New space observatory helps solve mystery involving huge black holes

New space observatory helps solve mystery involving huge black holes

Most galaxies are built around huge black holes. While many of them are relatively docile, like the one at the center of our Milky Way, some are ferocious – gobbling up surrounding material and releasing huge jets of extremely bright high-energy particles far into space.

Using data from the recently deployed Imaging X-ray Polarimetry Explorer (IXPE) orbital observatory, researchers on Wednesday offered an explanation for how these jets get so bright: subatomic particles called electrons become excited by shock waves moving at supersonic speed away from the black hole.

Researchers have studied an exotic object called a blazar at the center of a large elliptical galaxy named Markarian 501 located about 460 million light-years from Earth in the direction of the constellation Hercules. A light year is the distance light travels in one year, 5.9 trillion miles (9.5 trillion km).

Blazars are a subset of objects called quasars that are powered by supermassive black holes feeding on gas and other material at the centers of galaxies and sending two jets of particles in opposite directions out into space. The Blazars are oriented so that one of their two jets from our vantage point on Earth is pointing directly at us.

“Blazars are the brightest objects in the observable universe. They’re the most energetic. They have the biggest and scariest black holes. Everything that happens around them is so fascinating,” said astronomer Yannis Liodakis of the ESO Finnish Center for Astronomy, lead author of the research published in the journal Nature.

Scientists have long sought to understand how jets launched from blazars get so bright and the behavior of the particles they contain. Jets from this blazar extend over a distance of about one million light-years.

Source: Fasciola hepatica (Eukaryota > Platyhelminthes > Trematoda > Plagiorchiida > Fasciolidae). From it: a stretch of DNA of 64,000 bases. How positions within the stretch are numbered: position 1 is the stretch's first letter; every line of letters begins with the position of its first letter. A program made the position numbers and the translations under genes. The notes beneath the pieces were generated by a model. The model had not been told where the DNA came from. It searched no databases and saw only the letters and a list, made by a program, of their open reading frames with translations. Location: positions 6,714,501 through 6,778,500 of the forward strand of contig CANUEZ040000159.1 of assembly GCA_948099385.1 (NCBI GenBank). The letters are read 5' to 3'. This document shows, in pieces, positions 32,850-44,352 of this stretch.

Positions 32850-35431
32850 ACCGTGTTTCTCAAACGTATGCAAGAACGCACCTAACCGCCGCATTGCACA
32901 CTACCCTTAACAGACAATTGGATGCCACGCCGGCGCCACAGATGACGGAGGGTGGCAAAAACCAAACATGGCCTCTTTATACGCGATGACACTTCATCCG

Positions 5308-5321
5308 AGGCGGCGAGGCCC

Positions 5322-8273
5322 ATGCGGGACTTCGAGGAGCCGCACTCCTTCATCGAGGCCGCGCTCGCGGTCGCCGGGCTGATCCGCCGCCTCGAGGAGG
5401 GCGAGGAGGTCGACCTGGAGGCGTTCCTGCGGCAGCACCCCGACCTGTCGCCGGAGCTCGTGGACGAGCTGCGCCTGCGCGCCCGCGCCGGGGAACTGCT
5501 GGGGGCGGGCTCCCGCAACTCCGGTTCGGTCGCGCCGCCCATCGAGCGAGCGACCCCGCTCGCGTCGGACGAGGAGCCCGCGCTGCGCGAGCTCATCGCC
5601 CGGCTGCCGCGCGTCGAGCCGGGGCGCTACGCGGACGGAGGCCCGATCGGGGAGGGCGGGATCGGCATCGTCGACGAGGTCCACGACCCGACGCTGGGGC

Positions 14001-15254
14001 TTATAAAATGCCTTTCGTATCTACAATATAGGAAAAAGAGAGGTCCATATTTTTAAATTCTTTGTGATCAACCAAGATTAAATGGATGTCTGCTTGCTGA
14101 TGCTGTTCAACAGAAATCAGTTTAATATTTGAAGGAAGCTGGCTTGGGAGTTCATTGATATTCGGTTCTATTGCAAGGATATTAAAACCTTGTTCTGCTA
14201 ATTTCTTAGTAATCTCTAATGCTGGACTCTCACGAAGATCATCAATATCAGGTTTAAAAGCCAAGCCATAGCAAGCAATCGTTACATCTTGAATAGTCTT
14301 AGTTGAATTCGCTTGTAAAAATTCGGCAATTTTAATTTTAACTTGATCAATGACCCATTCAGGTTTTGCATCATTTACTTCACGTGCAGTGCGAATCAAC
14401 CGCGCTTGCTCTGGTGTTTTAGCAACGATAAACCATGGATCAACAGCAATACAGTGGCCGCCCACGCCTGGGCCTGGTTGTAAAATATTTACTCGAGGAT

IXPE, launched last December as part of a collaboration between the US space agency NASA and the Italian space agency, measures the luminosity and polarization – a property of light involving the orientation of electromagnetic waves – of light X-rays from cosmic sources. Different phenomena, such as shock waves or turbulence, present “signatures” of polarization.

A SpaceX Falcon 9 rocket lifts off from Kennedy Space Center in Cape Canaveral, Florida on Dec. 9, 2021, carrying NASA's Imaging X-ray Polarimetry Explorer (IXPE) spacecraft.
A SpaceX Falcon 9 rocket lifts off from Kennedy Space Center in Cape Canaveral, Florida on Dec. 9, 2021, carrying NASA’s Imaging X-ray Polarimetry Explorer (IXPE) spacecraft.Jean Raoux / AP file

The researchers found evidence that particles in the jet become excited when hit by a shock wave propagating outwards inside the stream and emit X-rays as they accelerate. A shock wave is produced when something travels faster than the speed of sound through a medium such as air – as a supersonic jet does as it flies through the Earth’s atmosphere – or a region with particles and magnetic fields called plasma, as in this case.

“The light we see from the jets comes from the electrons,” said Alan Marscher, a Boston University astrophysicist and co-author of the study. “X-rays of the type we observe in Markarian 501 can only come from very high-energy electrons.”

The driving force behind this drama is a black hole, an extraordinarily dense object with gravity so strong that not even light can escape. The supermassive black hole at the center of Markarian 501 has a mass about a billion times the mass of our sun. That’s about 200 times larger than the mass of Sagittarius A*, the supermassive black hole in the Milky Way.

“Black holes are unique laboratories for studying fundamental physics under extreme conditions that we cannot replicate on Earth,” Liodakis said.

“However, before we can use them as such, we need to understand all of the physical processes that take place. For many years we have observed the high energy light coming from these sources and had some theories as to how the particles that emit this light would be energized. IXPE’s X-ray polarization capabilities allowed us for the first time to directly test our theories,” Liodakis said.

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